The changes kick in next year.
Newstalk ZB/RBG News
Paul Stenhouse, former TVNZ reporter and New York resident, talks about Hurricane Sandy and the effect the evacuation is having so far.
Listen below for the interview.
Jacinda Ardern and Simon Bridges discuss the privacy breach in WINZ, Kohanga Reo and Petra Bagust leaving TVNZ.
Listen below for the segment.
TVNZ's weeknight current affairs show 'Close Up' looks set to fade to black as this year winds down.
If the proposal to end the show is confirmed, a new daily current affairs show with a distinctively different format would launch in the 7pm slot in the new year.
TVNZ Head of News and Current Affairs, Ross Dagan, says the proposed closure of the show is a pro-active response to feedback that television viewers are looking for something fresh and quite different in early evening current affairs.
"Close Up remains the number one daily current affairs show by a substantial margin, but ratings for us and for our competitors in this important time slot have diminished over time," he says. "We're committed to staying at the forefront of what New Zealanders want to see and we owe it to them and to ourselves to continually evolve and enhance television current affairs."
"We want to reinvent the early evening slot, to present the stories of the day in a way that is very different to what has gone before."
TVNZ will not be releasing details of the proposed new show at this stage.
Close Up has been running for nearly eight years, and the current host, Mark Sainsbury has held the job since 2006.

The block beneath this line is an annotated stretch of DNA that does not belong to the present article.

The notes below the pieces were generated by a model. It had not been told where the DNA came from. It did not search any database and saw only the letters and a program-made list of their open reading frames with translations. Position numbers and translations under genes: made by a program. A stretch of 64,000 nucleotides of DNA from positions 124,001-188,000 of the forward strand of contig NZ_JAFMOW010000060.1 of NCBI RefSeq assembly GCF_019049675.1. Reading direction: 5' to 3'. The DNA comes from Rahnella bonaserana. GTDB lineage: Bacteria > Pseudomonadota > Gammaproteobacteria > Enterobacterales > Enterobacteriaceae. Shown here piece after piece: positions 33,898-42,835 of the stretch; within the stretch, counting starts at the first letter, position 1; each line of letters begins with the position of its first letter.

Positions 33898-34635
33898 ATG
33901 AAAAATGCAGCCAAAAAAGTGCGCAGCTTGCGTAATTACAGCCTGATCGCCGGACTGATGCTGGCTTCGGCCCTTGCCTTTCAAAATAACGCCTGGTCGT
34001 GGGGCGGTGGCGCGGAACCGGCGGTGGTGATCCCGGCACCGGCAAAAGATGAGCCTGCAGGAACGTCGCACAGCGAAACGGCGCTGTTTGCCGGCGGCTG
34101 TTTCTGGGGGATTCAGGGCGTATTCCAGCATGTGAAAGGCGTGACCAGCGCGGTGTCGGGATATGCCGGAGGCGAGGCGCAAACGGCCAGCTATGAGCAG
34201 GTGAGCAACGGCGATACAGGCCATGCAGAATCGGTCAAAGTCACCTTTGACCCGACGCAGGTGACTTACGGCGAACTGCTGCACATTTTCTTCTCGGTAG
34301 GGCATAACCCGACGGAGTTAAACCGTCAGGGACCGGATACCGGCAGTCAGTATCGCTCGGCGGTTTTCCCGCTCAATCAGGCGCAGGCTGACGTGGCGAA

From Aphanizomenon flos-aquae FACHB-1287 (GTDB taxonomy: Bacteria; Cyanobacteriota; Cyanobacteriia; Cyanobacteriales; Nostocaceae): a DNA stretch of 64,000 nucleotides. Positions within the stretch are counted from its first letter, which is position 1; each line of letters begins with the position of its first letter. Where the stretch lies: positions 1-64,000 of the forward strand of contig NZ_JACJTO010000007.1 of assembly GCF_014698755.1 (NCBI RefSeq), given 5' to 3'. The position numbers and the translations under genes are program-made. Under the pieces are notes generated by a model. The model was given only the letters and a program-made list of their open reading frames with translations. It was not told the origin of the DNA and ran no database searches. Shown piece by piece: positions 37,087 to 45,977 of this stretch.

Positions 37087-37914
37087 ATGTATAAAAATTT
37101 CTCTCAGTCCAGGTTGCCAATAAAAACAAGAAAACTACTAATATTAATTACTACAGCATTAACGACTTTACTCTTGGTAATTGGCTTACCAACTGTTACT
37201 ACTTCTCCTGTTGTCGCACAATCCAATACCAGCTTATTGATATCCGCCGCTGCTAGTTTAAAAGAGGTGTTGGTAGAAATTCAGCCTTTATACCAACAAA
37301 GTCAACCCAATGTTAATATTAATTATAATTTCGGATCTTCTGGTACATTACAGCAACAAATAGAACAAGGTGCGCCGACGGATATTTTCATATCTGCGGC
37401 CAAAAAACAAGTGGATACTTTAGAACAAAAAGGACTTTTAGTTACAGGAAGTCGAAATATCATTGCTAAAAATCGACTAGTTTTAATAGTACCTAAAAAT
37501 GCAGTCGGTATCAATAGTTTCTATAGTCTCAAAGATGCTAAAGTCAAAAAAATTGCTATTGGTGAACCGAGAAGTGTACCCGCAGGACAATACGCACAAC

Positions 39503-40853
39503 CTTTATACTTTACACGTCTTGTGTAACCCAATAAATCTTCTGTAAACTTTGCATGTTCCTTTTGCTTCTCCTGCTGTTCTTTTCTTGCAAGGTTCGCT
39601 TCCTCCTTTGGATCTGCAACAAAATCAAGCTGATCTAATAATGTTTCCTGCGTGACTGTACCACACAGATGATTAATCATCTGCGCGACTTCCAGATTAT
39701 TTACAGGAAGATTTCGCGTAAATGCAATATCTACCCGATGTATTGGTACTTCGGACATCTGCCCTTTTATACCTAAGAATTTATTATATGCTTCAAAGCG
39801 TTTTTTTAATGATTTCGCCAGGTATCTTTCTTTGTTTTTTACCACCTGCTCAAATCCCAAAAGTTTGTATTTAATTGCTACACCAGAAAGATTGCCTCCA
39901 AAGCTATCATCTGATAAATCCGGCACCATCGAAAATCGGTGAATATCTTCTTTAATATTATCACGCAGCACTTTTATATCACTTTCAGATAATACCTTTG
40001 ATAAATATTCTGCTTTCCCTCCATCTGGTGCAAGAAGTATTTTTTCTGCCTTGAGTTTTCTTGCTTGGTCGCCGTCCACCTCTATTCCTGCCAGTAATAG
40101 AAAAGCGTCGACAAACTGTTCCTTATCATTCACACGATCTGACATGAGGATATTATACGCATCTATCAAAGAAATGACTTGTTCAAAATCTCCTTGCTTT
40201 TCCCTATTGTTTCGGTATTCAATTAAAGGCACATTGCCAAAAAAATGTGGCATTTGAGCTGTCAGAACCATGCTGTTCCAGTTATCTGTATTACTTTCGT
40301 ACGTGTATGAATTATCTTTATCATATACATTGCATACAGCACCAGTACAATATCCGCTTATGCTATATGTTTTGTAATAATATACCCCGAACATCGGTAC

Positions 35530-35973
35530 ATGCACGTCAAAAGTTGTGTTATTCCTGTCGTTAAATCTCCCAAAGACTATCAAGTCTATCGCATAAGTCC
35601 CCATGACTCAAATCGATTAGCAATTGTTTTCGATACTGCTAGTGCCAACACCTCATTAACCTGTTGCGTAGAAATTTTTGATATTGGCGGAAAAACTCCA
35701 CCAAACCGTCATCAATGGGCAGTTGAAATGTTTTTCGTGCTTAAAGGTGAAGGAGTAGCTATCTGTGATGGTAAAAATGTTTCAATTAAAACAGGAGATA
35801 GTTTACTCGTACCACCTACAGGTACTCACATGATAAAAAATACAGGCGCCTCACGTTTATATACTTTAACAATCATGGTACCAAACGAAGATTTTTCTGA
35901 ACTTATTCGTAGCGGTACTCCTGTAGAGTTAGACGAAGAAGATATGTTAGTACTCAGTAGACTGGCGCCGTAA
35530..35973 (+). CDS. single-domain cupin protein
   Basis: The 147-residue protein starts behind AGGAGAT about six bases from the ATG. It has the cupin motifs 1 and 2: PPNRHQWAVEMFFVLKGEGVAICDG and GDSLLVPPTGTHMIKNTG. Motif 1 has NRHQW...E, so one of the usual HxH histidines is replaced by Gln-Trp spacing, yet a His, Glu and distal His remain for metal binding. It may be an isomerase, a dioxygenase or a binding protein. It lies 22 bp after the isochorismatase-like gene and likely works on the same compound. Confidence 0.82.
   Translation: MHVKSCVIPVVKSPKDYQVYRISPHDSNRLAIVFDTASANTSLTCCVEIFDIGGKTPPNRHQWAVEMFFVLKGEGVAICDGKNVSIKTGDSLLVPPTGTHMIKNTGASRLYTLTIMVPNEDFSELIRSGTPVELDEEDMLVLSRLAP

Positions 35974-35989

Ross Dagan offered praise and thanks to the 16 members of the Close Up team:
"Everyone on the show is aware that traditional current affairs formats are losing favour with audiences, and this team has set the bar for what's possible. However despite the efforts of a group of very talented people, and a degree of success, the company's view is that this format has simply run its course.
"As presenter Mark Sainsbury has done a fine job and has earned a deserved place in television history through his coverage of some of the most significant issues in New Zealand's recent past."
A period of consultation with affected staff begins today and an outcome is expected by mid-October.
RBG News / Media release
The political polls always make the news, but how reliable are they?
On Sunday the latest Colmar Brunton Poll used by TVNZ had the centre left edging out the centre right National led government by a couple of seats.
However the Herald Digi-poll as of two weeks ago shows a dead heat, with the maori party potentially holding the balance of power.
We talk now to David Farrar about the certainty of these polls, and whether they can change so much in two weeks, and whether they are even useful this far out from an election.
Listen below for the story.
It’s been a funny old weekend for the broadcasting industry.
First of all, one of New Zealand’s most successful digital channels – TVNZ7, with an audience of 1.7 million – was shut down.
Then… one of New Zealand’s least successful radio channels – Kiwi FM, with just one tenth of one percent of the listening audience – gets its contract allowing it to broadcast on a publicly owned frequency renewed for another six months.
Listen below for the story.
For the Panel today is Steve Tollestrup from the Green Party and he and Pat discuss a number of topics including Peter Dunn and TVNZ 7.
Listen below for the Panel.
Revenue Minister Peter Dunn joins Pat to talk about the cancellation of TVNZ 7 that curiously coincides with the additional funding of Kiwi FM, which has a far lesser audience.
Listen below for the story.